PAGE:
The American Civil Liberties Union, which prides itself on a track record of protecting citizens' right to privacy, commends the Census Bureau for its "excellent past record of protecting the confidentiality of individual persons."
The ACLU does not object to the collection of race-related data, but points out a limitation on the manner in which it may be obtained.
"The government may mandate collection of information pertaining to race and ethnicity matters only where it is assembled in a manner which protects the privacy of individuals by separating the racial or ethnic information from personal identifying information such as name and address," states the ACLU's written policy. "Beyond this information, however, a citizen's right to privacy overrides the government's right to information."
When identities are not separated from racial qualifiers, the ACLU demands that compliance with race-related questions be strictly voluntary. However, separation of information categories does not occur, and yet WND was told by the Bureau that all questions must be answered by law.
The ACLU also objects to all questions related to religious belief or affiliation -- a seemingly obvious area where citizens have an impenetrable right to privacy, though Census Bureau employees appear to disagree.
WND asked the Bureau if full-time ministers are required to answer job-related questions on the census form, since answers inherently reveal a religious affiliation. Asking not to be quoted, staff immediately replied that everyone is required by law to answer every question on the survey regardless of what their answers may reveal about religious affiliation.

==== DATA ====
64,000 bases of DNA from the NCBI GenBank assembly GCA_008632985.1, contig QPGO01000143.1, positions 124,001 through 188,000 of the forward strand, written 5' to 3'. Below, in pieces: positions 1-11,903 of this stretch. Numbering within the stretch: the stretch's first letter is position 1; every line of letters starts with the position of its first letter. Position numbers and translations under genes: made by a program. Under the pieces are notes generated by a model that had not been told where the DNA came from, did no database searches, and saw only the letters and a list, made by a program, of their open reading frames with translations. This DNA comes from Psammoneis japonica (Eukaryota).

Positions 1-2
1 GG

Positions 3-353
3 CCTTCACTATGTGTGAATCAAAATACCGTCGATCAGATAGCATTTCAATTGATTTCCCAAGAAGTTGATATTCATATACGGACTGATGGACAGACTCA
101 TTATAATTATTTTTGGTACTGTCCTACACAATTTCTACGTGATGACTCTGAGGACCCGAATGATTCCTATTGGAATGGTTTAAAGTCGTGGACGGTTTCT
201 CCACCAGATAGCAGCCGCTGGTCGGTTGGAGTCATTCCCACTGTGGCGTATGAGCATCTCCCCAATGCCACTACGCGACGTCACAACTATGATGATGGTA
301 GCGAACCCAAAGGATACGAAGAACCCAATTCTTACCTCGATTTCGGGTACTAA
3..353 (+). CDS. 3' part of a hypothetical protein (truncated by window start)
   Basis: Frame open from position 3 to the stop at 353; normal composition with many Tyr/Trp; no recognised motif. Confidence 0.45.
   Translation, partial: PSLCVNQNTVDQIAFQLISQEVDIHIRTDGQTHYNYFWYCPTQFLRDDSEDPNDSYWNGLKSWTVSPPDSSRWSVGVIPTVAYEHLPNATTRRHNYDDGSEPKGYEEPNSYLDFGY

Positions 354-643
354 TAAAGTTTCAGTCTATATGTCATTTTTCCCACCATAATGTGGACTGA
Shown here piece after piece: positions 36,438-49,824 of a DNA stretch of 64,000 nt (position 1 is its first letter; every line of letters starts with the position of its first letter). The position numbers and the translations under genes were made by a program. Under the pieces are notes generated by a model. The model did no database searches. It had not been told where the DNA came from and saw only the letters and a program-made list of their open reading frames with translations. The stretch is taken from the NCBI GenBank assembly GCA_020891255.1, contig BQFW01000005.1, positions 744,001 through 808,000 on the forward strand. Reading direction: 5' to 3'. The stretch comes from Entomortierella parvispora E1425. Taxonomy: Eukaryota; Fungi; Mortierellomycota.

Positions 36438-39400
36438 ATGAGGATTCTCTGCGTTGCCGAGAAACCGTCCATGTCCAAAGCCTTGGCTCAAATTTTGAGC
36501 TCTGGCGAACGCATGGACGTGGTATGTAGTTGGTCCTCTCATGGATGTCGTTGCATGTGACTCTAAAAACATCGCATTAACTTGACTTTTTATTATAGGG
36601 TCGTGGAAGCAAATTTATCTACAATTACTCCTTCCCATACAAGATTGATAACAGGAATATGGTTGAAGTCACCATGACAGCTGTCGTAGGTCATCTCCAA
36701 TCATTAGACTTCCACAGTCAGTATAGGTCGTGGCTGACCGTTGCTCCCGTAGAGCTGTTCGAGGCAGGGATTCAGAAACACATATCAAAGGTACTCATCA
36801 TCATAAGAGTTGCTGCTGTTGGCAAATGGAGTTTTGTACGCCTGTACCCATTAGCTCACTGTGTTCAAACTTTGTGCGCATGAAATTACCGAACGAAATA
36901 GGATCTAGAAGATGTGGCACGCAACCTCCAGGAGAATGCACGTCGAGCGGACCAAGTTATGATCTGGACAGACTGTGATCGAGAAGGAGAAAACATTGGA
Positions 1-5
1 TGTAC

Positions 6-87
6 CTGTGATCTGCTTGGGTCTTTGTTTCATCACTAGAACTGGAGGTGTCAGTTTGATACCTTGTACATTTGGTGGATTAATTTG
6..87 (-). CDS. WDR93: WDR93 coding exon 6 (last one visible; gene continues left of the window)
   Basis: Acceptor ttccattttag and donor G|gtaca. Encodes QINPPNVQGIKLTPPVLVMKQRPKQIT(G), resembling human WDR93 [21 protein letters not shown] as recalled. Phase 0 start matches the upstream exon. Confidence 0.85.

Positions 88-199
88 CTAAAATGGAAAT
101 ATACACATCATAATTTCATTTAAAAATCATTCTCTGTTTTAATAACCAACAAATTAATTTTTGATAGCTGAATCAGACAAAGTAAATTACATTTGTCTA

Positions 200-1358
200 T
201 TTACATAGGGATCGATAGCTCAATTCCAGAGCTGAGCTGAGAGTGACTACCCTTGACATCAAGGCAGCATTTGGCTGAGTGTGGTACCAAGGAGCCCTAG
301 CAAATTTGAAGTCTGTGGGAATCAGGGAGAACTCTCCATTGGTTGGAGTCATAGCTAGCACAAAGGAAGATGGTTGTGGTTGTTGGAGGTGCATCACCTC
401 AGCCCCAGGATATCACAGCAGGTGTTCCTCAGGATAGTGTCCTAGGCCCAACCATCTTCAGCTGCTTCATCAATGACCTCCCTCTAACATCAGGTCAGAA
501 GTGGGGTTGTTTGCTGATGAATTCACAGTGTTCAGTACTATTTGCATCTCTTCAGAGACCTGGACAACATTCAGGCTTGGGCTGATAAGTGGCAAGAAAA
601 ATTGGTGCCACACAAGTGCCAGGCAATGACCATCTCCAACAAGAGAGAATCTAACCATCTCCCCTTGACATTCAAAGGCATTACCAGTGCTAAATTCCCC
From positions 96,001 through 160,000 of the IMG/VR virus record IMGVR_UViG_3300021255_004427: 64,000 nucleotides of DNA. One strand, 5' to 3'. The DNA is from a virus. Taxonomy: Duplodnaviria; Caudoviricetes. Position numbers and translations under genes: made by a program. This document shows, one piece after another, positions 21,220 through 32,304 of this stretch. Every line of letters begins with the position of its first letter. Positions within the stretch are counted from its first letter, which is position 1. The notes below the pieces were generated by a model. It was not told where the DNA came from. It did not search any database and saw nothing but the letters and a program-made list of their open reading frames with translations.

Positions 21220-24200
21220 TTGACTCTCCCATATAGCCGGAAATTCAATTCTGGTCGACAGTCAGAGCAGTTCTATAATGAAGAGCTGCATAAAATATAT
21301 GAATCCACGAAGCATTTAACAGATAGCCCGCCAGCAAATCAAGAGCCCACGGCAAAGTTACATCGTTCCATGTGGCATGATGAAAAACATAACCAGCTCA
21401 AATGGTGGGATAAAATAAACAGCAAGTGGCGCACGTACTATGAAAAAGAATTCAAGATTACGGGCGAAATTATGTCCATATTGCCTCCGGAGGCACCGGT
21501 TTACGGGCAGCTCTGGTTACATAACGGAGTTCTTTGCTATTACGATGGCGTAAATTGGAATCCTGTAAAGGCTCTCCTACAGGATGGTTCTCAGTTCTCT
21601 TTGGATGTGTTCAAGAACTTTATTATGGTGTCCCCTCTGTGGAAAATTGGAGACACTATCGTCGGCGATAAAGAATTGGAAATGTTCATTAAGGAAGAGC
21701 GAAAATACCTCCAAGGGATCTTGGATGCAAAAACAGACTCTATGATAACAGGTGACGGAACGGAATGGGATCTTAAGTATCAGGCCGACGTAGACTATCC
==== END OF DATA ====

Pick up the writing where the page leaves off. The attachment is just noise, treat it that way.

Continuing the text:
However, upon further discussion, the Bureau employee conceded that listing a religious denomination or organization as an employer could fall into a "gray area" of Title 13, Section 221 ( c) which states: "No person shall be compelled to disclose information relative to his religious beliefs or to membership in a religious body."
Census officials would have to review its policy for clergy, WorldNetDaily was told.
Dasbach characterizes the current census as "offensive," and urges citizens not to answer questions unrelated to a strict population count.
"Refusing to answer such questions," he said, "is a good first step towards ending such government racism."
Indeed, WorldNetDaily has received a flood of letters from readers outraged by the very personal questions government is asking. Many have decided not to participate beyond indicating the number of people in their household.
Title 13 also states, "whoever, being over eighteen years of age, refuses or willfully neglects" to answer every question on the form "shall be fined not more than $100." Deliberately false answers incur a fine of up to $500.
A growing number of citizens are opting to pay a fine rather than disclose personal information to government bureaucrats.
The Drudge Report quotes a Capitol Hill source as saying, "The census count is already breaking down. People are in revolt! Calls are flooding into our office. ... They are very upset about the intrusive nature of the questions, such as how a person gets to work, whether they have any disabilities, how many cars they own, what their income was and who they work for!"
Likewise, many WND readers have indicated their willingness to pay the fine as a trade for maintaining privacy.
"It's time for some polite, patriotic civil disobedience," said Dasbach. "If you care about privacy, genuine equality, and old-fashioned American liberty, the arrival of the Census form is your chance to literally stand up and be counted. Tell them how many people live in your home, and that's all."
"Maybe $100 is a small price to pay for making a principled stand for privacy and freedom," he concluded.